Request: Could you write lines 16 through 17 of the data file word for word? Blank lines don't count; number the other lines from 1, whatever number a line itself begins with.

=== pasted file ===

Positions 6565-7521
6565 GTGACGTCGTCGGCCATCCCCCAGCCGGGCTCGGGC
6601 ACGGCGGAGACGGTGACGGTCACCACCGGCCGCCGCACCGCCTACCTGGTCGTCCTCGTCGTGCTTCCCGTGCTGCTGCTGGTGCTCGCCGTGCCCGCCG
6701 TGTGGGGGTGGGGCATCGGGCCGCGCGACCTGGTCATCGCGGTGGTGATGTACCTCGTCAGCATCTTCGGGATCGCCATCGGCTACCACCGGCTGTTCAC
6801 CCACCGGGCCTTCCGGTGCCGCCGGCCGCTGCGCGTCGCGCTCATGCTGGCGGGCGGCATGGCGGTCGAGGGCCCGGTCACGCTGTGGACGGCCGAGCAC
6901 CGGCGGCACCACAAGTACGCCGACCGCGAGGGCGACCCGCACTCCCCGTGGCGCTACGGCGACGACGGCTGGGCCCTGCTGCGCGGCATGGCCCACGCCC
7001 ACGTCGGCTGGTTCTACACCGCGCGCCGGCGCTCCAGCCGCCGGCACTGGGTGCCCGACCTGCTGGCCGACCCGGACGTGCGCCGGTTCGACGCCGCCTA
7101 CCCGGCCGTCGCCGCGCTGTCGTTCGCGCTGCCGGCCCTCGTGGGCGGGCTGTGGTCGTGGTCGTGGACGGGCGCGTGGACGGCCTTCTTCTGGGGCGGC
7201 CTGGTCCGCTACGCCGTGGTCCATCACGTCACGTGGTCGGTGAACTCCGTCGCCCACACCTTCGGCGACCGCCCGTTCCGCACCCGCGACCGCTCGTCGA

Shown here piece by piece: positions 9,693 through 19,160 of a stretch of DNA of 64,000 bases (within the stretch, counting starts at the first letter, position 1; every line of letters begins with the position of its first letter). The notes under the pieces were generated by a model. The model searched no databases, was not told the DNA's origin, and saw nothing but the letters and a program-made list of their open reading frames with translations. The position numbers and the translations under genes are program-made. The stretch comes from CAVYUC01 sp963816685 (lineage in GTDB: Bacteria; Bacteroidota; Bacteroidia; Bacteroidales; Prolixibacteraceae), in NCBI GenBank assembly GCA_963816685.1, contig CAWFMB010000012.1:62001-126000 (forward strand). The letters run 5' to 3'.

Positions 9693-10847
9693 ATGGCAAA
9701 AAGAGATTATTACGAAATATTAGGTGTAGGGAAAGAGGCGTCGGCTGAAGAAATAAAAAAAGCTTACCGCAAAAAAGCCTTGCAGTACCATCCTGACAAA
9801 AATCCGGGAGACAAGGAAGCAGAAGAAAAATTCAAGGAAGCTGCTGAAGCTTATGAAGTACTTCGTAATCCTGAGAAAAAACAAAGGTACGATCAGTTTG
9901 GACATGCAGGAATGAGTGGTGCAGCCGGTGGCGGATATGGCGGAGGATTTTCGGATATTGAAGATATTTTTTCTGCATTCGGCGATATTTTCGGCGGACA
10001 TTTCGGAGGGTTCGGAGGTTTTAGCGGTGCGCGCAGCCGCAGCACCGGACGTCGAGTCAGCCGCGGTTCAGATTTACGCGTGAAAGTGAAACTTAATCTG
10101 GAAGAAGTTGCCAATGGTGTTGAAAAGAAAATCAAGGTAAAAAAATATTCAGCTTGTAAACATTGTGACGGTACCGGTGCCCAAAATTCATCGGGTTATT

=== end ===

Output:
10001 TTTCGGAGGGTTCGGAGGTTTTAGCGGTGCGCGCAGCCGCAGCACCGGACGTCGAGTCAGCCGCGGTTCAGATTTACGCGTGAAAGTGAAACTTAATCTG
10101 GAAGAAGTTGCCAATGGTGTTGAAAAGAAAATCAAGGTAAAAAAATATTCAGCTTGTAAACATTGTGACGGTACCGGTGCCCAAAATTCATCGGGTTATT